When I was in high school, I spent two weeks in Juarez for a youth group mission trip with the church I attended in the suburbs of Philadelphia. If I remember correctly, that was the summer of 2003. So, encountering Nancy Pineda-Madrid’s book Suffering and Salvation in Ciudad Juarez hit “close to home.” Close to home in the sense that I know the name of the place and carry with me the profound experience of walking briefly in partnership with the community of faith there. And yet, I had no awareness of what Pineda-Madrid reveals as a horrific feminicide that would have been ten years in the making at the time of my trip there. Perhaps the leaders of the trip didn’t know. We were warned against wandering the city at night, and we worked to build a women’s shelter for victims of domestic violence. I cannot imagine a more important context for facing the realities of systemic violence in the community we served. This course is not my first encounter with the history of feminicide in Juarez since that trip, but this is the first extensive opportunity I have had to reflect and write of the experience.
Almost ten years after that trip, I can’t help thinking: “Our leaders should have told us.” the church, more than any other organization or community should have been responsible and held accountable for making us keenly aware of the realities that our brothers and sisters in Christ were and are facing. Martin Buber and others would argue that our own humanity is inextricably linked with those in encounter with us, and I think they are correct. I lived in Texas for almost ten years before my visit to Juarez. Though I was hours away, Juarez might as well have been in my backyard. And yet, I had no idea.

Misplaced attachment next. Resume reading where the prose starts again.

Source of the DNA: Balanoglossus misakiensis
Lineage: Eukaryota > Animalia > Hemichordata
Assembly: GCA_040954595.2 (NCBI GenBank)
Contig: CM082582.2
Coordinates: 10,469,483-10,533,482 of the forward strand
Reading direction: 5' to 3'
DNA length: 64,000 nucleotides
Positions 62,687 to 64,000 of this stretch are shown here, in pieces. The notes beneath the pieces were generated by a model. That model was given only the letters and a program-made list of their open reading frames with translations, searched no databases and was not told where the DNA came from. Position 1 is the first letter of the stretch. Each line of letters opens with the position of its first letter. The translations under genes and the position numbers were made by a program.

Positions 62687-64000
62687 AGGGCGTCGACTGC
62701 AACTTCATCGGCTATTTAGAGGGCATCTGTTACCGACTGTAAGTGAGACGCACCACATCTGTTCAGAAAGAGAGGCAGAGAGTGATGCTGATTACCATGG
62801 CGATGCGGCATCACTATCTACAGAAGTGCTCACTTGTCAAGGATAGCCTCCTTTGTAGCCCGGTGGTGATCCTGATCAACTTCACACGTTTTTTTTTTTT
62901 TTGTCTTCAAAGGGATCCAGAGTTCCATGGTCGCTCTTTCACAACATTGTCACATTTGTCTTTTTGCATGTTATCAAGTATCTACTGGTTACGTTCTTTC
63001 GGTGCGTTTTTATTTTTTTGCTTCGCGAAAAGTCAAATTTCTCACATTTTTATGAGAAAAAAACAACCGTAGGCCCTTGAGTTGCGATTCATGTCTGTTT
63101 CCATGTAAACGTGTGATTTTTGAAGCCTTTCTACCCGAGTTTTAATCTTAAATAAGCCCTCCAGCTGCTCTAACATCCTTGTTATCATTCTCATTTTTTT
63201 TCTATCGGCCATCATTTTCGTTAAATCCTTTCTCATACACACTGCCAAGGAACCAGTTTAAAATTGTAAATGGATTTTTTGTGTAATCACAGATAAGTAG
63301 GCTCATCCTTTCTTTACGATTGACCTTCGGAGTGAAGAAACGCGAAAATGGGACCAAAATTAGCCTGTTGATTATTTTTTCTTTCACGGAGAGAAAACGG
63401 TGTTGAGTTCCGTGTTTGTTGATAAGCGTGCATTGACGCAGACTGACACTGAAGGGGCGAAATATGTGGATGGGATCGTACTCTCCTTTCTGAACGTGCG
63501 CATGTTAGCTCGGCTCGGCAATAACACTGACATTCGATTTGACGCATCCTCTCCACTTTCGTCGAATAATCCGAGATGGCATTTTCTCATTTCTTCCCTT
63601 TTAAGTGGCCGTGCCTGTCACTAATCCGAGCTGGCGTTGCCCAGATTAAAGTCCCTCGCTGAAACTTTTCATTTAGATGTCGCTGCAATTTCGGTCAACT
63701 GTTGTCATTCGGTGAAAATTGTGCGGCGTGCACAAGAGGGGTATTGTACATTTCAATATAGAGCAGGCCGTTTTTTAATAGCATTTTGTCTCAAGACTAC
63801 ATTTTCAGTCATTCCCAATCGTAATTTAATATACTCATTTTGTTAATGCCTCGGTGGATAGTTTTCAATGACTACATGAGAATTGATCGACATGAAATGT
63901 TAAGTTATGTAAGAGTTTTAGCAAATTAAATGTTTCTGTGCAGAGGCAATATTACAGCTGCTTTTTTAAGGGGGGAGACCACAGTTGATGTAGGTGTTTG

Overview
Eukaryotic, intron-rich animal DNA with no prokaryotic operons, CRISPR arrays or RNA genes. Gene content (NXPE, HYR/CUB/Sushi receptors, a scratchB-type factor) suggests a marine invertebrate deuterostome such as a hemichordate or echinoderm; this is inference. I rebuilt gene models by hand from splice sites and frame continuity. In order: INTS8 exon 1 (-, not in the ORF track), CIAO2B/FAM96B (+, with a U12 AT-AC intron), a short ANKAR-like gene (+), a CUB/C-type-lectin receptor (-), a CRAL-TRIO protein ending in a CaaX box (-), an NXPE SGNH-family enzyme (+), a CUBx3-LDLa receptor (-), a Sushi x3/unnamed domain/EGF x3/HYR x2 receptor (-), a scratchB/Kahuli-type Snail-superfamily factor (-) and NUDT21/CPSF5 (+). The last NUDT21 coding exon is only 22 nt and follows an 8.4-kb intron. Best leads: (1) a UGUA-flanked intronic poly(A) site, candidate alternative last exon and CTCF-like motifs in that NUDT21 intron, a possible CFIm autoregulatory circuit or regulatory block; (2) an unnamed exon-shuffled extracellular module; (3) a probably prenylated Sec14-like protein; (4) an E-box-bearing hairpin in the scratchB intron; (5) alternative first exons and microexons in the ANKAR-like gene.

In our class discussion last week, I couldn’t help but realize how little we talked about the experiences of the women and the community that surrounds them. The theology of salvation is central to the confessions of all Christians, and it was critically important for our class session. What seems most important to me, however, and which was not appropriately addressed, is the way in which this salvation is lived out in the world. If we are to live as “resurrection people,” it seems reasonable to explore radical definitions of salvation. This is all the more important in an era of globalization which has so dramatically made possible the encounter with the “other.” The internal-looking church would do well to consider seriously the claim of Pineda-Madrid that “We can understand salvation only through our communion with one another, with God, and with creation” (152). When we are ignorant of or inactive in the face of such great trauma to the global community of faith, we are complicit. We fail to live out the individual gift of salvation in the choice of inaction.
I am convinced that the Holy Spirit continues to make manifest salvation in the radical transformation of both individuals and the world. I would go so far as to suggest that humankind has a responsibility for the salvation of the world through the work of the Spirit. Looking back through these remarks, I recognize a lack of significant dialogue with the details of the text assigned. But I hope that these humble remarks still respond to the tensions of the text and the human emotions and commitments that this text has raised for so many colleagues and friends.